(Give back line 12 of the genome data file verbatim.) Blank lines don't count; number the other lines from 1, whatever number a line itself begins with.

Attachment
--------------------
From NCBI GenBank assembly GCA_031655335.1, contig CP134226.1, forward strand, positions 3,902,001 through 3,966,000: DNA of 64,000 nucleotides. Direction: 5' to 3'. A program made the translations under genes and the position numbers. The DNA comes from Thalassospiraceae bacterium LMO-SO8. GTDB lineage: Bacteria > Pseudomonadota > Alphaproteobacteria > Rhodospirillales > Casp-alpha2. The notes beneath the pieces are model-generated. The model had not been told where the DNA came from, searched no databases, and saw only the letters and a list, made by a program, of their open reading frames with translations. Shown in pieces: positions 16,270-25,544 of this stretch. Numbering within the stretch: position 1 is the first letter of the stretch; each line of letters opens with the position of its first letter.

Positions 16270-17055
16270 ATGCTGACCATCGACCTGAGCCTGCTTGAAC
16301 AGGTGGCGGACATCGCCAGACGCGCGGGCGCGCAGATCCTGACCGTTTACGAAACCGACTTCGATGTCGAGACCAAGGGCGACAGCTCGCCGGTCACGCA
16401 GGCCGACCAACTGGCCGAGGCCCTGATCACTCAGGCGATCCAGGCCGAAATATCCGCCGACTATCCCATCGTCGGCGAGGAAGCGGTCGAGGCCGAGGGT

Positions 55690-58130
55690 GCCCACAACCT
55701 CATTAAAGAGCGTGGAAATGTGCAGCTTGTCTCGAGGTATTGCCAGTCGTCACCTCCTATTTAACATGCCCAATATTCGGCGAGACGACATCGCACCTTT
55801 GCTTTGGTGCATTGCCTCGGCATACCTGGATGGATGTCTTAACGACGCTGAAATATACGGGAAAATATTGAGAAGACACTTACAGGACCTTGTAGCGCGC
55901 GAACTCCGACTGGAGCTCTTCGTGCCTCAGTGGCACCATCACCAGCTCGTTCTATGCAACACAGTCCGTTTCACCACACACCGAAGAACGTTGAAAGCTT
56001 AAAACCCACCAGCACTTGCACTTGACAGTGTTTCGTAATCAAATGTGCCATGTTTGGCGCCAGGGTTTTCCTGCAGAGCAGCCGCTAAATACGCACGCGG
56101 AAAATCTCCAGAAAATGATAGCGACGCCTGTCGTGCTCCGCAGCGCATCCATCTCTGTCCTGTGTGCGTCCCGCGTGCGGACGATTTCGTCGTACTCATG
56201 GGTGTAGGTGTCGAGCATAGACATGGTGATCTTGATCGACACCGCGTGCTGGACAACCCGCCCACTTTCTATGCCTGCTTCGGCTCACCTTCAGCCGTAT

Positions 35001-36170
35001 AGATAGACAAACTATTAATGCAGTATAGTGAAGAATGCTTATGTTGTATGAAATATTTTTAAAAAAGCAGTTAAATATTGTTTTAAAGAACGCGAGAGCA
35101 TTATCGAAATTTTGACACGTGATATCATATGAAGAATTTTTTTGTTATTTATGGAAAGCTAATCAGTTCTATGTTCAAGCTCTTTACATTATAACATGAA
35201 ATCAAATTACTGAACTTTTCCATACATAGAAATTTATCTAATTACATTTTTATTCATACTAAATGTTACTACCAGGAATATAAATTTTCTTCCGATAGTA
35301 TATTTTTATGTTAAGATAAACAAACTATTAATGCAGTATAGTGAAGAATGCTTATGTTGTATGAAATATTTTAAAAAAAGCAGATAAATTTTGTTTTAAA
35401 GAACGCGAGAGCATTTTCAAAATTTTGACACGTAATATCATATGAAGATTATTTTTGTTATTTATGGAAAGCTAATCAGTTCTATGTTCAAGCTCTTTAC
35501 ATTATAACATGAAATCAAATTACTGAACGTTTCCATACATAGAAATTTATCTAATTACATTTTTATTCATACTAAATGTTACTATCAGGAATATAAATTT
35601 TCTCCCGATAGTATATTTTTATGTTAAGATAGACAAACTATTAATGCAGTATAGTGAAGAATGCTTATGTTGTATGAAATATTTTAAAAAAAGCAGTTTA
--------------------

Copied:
56101 AAAATCTCCAGAAAATGATAGCGACGCCTGTCGTGCTCCGCAGCGCATCCATCTCTGTCCTGTGTGCGTCCCGCGTGCGGACGATTTCGTCGTACTCATG